tf.scatter_nd

Aliases:

  • tf.manip.scatter_nd
  • tf.scatter_nd
tf.scatter_nd(
    indices,
    updates,
    shape,
    name=None
)

Defined in generated file: tensorflow/python/ops/gen_array_ops.py.

Scatter updates into a new tensor according to indices.

Creates a new tensor by applying sparse updates to individual values or slices within a tensor (initially zero for numeric, empty for string) of the given shape according to indices. This operator is the inverse of the tf.gather_nd operator which extracts values or slices from a given tensor.

If indices contains duplicates, then their updates are accumulated (summed).

WARNING: The order in which updates are applied is nondeterministic, so the output will be nondeterministic if indices contains duplicates -- because of some numerical approximation issues, numbers summed in different order may yield different results.

indices is an integer tensor containing indices into a new tensor of shape shape. The last dimension of indices can be at most the rank of shape:

indices.shape[-1] <= shape.rank

The last dimension of indices corresponds to indices into elements (if indices.shape[-1] = shape.rank) or slices (if indices.shape[-1] < shape.rank) along dimension indices.shape[-1] of shape. updates is a tensor with shape

indices.shape[:-1] + shape[indices.shape[-1]:]

The simplest form of scatter is to insert individual elements in a tensor by index. For example, say we want to insert 4 scattered elements in a rank-1 tensor with 8 elements.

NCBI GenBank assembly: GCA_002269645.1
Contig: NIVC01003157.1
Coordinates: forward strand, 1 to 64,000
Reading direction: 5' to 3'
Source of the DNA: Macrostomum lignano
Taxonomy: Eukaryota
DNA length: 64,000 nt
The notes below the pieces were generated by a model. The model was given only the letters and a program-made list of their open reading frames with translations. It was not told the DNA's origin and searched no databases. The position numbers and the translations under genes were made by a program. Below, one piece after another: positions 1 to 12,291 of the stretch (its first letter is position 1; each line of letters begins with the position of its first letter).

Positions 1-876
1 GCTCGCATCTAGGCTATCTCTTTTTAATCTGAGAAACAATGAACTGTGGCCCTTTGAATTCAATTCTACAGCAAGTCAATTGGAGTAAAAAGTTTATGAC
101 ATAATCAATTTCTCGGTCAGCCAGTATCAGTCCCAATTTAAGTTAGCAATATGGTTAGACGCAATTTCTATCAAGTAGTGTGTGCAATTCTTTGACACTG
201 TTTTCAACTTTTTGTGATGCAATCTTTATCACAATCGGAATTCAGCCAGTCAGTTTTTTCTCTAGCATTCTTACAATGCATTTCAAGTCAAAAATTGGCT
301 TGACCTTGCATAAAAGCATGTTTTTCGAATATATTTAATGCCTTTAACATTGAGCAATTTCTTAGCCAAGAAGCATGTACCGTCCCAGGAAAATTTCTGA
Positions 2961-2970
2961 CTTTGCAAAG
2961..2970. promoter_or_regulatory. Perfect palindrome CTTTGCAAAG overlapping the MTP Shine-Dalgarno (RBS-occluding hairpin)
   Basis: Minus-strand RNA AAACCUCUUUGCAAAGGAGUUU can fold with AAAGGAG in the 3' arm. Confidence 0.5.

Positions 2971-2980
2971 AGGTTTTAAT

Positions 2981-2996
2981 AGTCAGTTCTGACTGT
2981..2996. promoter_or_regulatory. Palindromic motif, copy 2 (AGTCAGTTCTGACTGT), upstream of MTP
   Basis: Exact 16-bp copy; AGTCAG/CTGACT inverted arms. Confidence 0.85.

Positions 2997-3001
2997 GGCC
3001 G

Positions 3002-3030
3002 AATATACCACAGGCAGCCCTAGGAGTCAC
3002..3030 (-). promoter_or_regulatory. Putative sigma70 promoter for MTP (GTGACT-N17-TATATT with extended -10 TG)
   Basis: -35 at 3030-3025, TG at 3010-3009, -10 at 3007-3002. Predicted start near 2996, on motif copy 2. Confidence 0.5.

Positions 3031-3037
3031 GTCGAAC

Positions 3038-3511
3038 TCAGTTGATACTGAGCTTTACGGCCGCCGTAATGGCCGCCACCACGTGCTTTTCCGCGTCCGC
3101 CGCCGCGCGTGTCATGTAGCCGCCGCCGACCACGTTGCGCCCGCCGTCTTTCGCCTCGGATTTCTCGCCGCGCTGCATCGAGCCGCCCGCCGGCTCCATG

In Python, this scatter operation would look like this:

    indices = tf.constant([[4], [3], [1], [7]])
    updates = tf.constant([9, 10, 11, 12])
    shape = tf.constant([8])
    scatter = tf.scatter_nd(indices, updates, shape)
    with tf.Session() as sess:
      print(sess.run(scatter))

The resulting tensor would look like this:

[0, 11, 0, 10, 9, 0, 0, 12]

We can also, insert entire slices of a higher rank tensor all at once. For example, if we wanted to insert two slices in the first dimension of a rank-3 tensor with two matrices of new values.

In Python, this scatter operation would look like this:

    indices = tf.constant([[0], [2]])
    updates = tf.constant([[[5, 5, 5, 5], [6, 6, 6, 6],
                            [7, 7, 7, 7], [8, 8, 8, 8]],
                           [[5, 5, 5, 5], [6, 6, 6, 6],
                            [7, 7, 7, 7], [8, 8, 8, 8]]])
    shape = tf.constant([4, 4, 4])
    scatter = tf.scatter_nd(indices, updates, shape)
    with tf.Session() as sess:
      print(sess.run(scatter))

The resulting tensor would look like this:

[[[5, 5, 5, 5], [6, 6, 6, 6], [7, 7, 7, 7], [8, 8, 8, 8]],
 [[0, 0, 0, 0], [0, 0, 0, 0], [0, 0, 0, 0], [0, 0, 0, 0]],
 [[5, 5, 5, 5], [6, 6, 6, 6], [7, 7, 7, 7], [8, 8, 8, 8]],
 [[0, 0, 0, 0], [0, 0, 0, 0], [0, 0, 0, 0], [0, 0, 0, 0]]]

Note that on CPU, if an out of bound index is found, an error is returned. On GPU, if an out of bound index is found, the index is ignored.

Args:

  • indices: A Tensor. Must be one of the following types: int32, int64. Index tensor.
  • updates: A Tensor. Updates to scatter into output.
  • shape: A Tensor. Must have the same type as indices. 1-D. The shape of the resulting tensor.
  • name: A name for the operation (optional).

Returns:

A Tensor. Has the same type as updates.